Following the tried-and-true Disney formula and their own steps with the "Land Before Time" series, Universal Home Video is now releasing a direct-to-video sequel to their beloved animated feature film, 1995’s wolf saga "Balto." Unfortunately, none of the voice talent or animation crew from the earlier film were involved in the new project and the end result is a film with its heart in the right place but which, in the end, unfortunately falls a bit flat.
In "Balto II: Wolf Quest," Balto (Maurice LaMarche) and Jenna (Jodi Benson) are proud parents of a new litter of pups. One pup, Aleu (Lacey Chabert), has taken on a few too many of her father’s wolf traits to be attractive as a pet to humans. Soon, both Balto and Aleu are forced to confront that within them that sets them apart and decide whether to continue fearing what their own spirits tell them is right or set out on their own to find their kindred wolf pack and fulfill their destiny.
The cast of this sequel also includes the voice talents of Mark Hamill, Peter MacNicol, and David Carradine. While everyone does a decent enough job, the story is just too problematic to be entertaining. All of the preachy dialogue infused with the totem-pole symbolism of the Pacific Northwest Native American tribes is way above the heads of the target audience and the action too often screeches to a halt so some other such tidbit can be explained ad nauseum.
Surprisingly, the movie’s animation style is also of fairly low quality with very flat cel-based character animation literally clashing with the more dimensional CGI backgrounds. It is an art direction problem that can be seen in far too many of today’s animated films and one that is prevalent here. The characters seem to be skimming across the surface rather that actually being a part of the scenes they’re in and don’t really blend with the style of the backgrounds.
"Balto II: Wolf Quest" is a direct-to-video production so the full frame format is the proper aspect ratio. The transfer is decent enough with good colors and no physical blemishes but the lackluster animation really hinders the visual appeal of the film. Contrast is good with solid blacks and good highlights. In addition however, there are a few compression artifacts and noticeable aliasing along contrasting edges.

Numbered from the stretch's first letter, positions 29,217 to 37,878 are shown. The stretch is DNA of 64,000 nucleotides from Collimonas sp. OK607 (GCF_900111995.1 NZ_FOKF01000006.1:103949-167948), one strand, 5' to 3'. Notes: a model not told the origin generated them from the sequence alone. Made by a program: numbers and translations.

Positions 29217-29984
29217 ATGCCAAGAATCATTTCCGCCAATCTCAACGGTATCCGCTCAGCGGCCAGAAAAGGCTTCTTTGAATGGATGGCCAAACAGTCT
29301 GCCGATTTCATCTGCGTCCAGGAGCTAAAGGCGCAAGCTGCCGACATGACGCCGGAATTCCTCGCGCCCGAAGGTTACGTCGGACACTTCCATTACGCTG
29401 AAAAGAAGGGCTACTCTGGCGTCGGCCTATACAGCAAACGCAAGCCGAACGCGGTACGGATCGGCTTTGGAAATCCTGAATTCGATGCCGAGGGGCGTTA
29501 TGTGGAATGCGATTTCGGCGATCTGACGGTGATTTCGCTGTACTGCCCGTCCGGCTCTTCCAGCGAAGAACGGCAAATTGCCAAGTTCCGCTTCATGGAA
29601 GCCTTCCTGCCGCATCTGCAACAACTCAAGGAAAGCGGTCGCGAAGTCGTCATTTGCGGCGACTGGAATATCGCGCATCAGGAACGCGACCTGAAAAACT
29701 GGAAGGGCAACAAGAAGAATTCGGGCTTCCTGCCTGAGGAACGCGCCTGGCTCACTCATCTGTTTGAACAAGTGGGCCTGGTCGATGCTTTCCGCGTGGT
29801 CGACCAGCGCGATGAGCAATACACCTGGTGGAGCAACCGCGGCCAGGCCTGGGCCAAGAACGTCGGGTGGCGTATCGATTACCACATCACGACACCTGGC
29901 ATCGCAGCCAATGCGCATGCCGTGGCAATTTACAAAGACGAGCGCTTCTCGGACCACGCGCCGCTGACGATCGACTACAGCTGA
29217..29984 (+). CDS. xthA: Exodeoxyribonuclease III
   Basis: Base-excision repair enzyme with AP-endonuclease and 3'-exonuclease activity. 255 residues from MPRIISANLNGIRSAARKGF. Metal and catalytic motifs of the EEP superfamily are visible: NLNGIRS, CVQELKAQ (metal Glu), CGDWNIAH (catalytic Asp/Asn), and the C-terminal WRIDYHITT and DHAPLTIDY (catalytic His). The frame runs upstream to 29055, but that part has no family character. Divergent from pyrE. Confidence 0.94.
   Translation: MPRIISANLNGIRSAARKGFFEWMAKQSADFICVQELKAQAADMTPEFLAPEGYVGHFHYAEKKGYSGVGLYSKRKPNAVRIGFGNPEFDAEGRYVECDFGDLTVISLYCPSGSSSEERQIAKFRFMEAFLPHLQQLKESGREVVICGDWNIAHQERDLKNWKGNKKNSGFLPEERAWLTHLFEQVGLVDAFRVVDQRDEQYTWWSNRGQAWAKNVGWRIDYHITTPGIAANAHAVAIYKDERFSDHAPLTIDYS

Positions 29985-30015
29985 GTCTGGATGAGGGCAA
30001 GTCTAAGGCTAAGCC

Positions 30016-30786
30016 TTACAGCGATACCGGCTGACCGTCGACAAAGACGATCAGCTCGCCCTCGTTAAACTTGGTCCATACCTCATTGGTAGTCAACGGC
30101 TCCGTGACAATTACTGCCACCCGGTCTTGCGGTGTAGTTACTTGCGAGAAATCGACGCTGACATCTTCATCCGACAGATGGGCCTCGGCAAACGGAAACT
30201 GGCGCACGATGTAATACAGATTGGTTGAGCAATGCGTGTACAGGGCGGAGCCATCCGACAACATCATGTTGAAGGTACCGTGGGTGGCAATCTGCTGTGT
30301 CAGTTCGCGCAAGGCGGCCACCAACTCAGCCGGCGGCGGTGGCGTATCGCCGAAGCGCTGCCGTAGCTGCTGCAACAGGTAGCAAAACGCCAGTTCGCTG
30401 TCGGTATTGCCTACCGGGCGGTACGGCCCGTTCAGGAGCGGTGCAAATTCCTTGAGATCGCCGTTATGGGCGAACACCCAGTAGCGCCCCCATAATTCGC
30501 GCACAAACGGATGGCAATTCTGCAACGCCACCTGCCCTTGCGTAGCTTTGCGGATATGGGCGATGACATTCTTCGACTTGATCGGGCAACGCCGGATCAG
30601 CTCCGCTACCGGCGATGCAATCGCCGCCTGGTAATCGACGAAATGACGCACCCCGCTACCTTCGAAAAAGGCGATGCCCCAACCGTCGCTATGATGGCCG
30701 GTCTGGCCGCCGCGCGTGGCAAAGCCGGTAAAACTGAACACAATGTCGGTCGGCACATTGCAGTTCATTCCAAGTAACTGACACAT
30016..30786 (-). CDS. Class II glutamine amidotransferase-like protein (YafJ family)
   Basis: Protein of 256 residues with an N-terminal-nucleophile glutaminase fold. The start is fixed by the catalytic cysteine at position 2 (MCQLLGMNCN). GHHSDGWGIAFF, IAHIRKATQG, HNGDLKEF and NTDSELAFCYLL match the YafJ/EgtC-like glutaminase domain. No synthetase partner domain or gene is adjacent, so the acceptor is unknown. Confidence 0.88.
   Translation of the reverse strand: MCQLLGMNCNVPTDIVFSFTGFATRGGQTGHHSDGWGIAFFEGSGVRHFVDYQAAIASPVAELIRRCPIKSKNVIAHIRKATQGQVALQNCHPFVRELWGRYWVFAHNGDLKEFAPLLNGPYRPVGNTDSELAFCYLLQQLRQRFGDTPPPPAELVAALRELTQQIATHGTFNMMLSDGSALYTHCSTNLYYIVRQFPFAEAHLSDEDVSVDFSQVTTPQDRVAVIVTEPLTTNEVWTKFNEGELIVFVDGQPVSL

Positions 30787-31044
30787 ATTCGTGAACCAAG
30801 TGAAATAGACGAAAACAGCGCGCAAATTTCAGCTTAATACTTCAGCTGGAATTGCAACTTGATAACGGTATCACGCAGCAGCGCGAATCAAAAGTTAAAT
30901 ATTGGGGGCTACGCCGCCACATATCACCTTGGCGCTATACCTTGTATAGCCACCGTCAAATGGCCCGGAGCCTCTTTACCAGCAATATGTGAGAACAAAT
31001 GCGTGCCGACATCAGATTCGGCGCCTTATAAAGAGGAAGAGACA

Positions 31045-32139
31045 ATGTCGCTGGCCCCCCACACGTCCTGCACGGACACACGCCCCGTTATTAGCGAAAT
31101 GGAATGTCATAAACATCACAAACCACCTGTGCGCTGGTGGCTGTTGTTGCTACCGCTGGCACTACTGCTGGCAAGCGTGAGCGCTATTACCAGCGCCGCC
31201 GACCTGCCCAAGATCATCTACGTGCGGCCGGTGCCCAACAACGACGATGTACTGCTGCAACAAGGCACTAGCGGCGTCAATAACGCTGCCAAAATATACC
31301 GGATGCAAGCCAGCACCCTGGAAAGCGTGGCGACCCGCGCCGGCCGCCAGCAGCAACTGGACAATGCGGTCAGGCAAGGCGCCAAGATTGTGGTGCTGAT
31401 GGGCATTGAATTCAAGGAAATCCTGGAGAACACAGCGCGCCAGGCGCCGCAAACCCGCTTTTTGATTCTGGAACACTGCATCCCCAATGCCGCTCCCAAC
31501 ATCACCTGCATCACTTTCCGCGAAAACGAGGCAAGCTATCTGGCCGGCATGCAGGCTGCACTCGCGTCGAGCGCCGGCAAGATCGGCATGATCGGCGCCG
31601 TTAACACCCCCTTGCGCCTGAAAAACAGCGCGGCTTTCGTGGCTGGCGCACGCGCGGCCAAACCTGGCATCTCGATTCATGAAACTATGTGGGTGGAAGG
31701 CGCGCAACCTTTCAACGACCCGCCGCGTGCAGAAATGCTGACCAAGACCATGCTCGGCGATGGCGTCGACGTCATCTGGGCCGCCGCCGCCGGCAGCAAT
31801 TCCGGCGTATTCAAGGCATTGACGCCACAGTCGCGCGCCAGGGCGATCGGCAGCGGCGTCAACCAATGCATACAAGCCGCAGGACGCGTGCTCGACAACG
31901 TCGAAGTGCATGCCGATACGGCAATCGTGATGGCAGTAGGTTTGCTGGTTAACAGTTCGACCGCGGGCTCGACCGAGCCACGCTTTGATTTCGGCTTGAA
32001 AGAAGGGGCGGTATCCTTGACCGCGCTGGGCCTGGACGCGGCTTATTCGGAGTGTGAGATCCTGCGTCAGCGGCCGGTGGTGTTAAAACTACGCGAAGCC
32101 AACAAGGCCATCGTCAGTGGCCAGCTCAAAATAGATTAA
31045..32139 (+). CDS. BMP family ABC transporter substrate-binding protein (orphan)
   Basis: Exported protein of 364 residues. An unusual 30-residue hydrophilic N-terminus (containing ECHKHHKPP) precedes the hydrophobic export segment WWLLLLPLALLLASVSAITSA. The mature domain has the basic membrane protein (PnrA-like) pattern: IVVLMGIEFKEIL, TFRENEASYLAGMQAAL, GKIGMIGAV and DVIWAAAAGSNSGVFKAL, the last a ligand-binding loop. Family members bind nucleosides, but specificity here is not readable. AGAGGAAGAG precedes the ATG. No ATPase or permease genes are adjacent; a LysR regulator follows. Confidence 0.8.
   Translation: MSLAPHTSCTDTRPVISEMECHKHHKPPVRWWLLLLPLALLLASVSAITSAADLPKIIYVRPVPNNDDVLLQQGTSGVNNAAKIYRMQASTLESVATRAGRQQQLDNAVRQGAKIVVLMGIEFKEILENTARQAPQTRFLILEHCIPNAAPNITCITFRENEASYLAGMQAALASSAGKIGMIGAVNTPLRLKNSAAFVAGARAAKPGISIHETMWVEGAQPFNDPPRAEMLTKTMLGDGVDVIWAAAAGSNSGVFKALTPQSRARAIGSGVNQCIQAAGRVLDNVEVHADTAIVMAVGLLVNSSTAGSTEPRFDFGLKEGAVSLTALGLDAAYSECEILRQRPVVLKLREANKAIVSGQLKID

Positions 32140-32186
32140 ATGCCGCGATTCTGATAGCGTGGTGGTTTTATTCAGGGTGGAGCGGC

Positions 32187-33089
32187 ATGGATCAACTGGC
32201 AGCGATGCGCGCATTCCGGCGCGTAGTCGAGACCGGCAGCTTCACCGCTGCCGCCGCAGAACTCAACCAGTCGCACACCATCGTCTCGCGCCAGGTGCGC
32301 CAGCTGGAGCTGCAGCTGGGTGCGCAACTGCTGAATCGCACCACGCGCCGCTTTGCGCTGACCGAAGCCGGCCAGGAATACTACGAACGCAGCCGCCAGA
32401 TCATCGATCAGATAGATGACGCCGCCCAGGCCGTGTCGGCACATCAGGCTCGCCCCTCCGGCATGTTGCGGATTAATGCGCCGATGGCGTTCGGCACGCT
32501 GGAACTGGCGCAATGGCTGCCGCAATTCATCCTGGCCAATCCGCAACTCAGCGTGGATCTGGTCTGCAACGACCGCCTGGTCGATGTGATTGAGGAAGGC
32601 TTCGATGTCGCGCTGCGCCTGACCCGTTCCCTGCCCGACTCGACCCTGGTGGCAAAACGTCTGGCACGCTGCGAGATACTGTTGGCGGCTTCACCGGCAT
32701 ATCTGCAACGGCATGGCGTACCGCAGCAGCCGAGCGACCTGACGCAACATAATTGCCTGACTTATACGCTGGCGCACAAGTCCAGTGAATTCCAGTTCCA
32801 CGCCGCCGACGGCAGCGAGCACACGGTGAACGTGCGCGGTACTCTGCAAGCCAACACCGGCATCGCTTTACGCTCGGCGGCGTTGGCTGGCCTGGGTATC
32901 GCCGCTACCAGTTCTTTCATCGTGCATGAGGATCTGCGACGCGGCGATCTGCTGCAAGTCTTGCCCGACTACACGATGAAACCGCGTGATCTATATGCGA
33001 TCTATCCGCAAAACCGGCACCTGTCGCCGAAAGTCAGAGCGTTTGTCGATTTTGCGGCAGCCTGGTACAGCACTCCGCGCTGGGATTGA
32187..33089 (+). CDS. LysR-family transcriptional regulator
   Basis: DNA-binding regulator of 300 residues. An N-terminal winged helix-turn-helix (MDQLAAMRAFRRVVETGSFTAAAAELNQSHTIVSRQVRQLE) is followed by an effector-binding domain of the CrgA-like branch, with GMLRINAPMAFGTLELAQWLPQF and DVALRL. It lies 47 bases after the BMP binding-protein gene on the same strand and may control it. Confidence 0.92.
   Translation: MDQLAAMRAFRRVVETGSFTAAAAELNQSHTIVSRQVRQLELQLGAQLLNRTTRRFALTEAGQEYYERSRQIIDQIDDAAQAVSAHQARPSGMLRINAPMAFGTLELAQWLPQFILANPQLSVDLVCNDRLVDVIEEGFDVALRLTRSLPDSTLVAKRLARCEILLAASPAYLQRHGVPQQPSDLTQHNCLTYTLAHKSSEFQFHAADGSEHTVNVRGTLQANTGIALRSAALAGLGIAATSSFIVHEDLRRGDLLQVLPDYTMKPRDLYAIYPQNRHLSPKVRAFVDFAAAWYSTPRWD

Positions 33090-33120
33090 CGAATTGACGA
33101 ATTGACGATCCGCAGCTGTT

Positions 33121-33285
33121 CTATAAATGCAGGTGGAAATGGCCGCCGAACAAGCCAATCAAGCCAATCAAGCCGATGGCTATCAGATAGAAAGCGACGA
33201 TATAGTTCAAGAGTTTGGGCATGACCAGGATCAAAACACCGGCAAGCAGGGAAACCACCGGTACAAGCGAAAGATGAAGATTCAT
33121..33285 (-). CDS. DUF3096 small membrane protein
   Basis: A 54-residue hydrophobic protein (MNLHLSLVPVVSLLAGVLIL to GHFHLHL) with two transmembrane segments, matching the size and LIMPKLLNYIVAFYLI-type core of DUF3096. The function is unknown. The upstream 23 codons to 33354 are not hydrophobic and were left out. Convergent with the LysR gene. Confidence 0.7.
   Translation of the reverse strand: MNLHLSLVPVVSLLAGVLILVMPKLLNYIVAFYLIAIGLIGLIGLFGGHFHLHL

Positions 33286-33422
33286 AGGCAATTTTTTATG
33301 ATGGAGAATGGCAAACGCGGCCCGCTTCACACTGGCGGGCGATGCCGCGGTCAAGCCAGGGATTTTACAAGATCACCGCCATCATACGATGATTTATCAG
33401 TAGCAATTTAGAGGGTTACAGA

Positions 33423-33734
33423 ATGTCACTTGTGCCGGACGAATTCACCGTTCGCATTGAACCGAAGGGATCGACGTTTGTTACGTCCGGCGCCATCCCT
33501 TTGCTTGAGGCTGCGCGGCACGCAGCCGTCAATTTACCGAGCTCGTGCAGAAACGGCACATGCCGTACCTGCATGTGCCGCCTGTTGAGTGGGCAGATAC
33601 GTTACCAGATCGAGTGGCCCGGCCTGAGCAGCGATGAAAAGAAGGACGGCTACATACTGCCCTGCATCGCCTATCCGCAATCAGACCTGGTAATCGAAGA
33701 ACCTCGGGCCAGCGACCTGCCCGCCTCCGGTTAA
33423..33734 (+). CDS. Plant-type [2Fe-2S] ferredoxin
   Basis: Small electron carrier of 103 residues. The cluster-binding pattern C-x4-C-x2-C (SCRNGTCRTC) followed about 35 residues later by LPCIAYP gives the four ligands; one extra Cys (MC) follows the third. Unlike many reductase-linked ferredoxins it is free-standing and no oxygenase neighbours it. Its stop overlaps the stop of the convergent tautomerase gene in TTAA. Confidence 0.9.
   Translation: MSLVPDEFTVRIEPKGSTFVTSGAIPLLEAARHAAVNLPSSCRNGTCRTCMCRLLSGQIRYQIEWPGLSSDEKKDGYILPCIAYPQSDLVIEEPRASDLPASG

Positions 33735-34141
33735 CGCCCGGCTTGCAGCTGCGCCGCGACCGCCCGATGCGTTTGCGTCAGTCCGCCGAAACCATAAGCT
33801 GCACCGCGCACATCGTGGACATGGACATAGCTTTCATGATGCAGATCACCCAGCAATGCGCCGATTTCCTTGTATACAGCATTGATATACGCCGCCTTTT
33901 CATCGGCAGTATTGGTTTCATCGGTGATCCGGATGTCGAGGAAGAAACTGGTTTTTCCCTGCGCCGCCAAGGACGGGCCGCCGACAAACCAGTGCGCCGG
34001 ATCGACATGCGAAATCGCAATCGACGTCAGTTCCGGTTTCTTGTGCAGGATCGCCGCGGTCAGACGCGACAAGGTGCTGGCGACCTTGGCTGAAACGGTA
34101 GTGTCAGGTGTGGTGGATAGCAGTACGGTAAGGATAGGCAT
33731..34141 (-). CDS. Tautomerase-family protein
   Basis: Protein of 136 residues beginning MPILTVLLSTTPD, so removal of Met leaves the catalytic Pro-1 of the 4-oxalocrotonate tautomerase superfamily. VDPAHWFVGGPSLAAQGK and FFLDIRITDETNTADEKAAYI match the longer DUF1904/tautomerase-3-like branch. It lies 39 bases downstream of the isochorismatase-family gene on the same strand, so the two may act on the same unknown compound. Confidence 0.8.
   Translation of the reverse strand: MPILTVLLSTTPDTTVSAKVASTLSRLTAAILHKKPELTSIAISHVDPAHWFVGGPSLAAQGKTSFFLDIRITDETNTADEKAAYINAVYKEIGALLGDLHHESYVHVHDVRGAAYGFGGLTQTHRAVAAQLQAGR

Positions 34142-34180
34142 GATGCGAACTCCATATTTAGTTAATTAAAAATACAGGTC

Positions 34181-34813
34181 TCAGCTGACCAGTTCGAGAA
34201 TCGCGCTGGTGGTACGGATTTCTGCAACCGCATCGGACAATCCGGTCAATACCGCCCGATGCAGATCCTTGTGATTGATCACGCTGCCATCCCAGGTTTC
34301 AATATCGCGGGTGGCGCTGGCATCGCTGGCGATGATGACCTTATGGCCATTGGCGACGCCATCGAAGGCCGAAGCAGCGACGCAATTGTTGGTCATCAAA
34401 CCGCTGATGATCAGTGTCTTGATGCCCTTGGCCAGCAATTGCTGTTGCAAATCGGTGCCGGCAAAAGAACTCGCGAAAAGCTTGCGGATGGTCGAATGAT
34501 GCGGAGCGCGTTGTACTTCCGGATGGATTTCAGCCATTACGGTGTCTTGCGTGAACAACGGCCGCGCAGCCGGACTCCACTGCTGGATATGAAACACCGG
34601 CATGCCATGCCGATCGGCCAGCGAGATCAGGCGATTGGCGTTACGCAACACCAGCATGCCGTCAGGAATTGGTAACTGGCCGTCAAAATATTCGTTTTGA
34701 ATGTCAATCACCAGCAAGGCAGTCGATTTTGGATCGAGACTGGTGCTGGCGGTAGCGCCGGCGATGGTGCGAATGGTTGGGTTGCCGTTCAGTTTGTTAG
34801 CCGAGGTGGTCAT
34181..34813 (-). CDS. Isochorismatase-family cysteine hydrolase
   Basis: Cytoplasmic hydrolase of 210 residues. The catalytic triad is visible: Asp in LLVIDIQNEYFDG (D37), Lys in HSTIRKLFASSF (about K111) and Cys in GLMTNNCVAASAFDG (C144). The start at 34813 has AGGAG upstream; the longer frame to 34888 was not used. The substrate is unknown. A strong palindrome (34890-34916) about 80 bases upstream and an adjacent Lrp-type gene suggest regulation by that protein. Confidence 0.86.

Audio on the release is presented in English and Spanish Dolby Digital 5.1 channel mixes as well as a French Dolby Surround track. The dynamic range of these tracks is fairly good with some decent deep bass but, oddly enough, many of the scenes that would seem to warrant the most LFE presence actually display very little. There is some slight surround usage devoted to music and special effects but dialogue is firmly anchored front and center. The soundtrack is always easily understood but it just doesn’t make much of an impact.
More and more it seems as if Universal is using their releases as a promotion platform for franchises rather than offer value materials. "Balto II" is no exception and once again audiences are flooded with advertising for secondary products. Here, these "Extras" include a short "Rescue Aleu" game; an ad for a Rescue Heroes CD-ROM game; and trailers for "Balto," "Balto II," "Beethoven’s 4th," "The Land Before Time: The Big Freeze," and "The Land Before Time: The Stone of Cold Fire." DVD-ROM content consists of links to Universal websites as well as a playable demo of the aforementioned Rescue Heroes game.
The original "Balto" was a greatly overlooked animated film that has done very well on home video. I can’t blame Universal for trying to tap into that established fan base but, sadly, "Balto II: Wolf Quest" is a fairly weak effort and only the most stalwart fans of the wolf dog will likely be interested in the sequel. There’s nothing flat-out bad about the program but it just doesn’t capture the imagination of the viewer like the original film. I sat through the whole movie for the sake of this review but the resident 3-year-old had lost interest and wandered away within the first 10 minutes.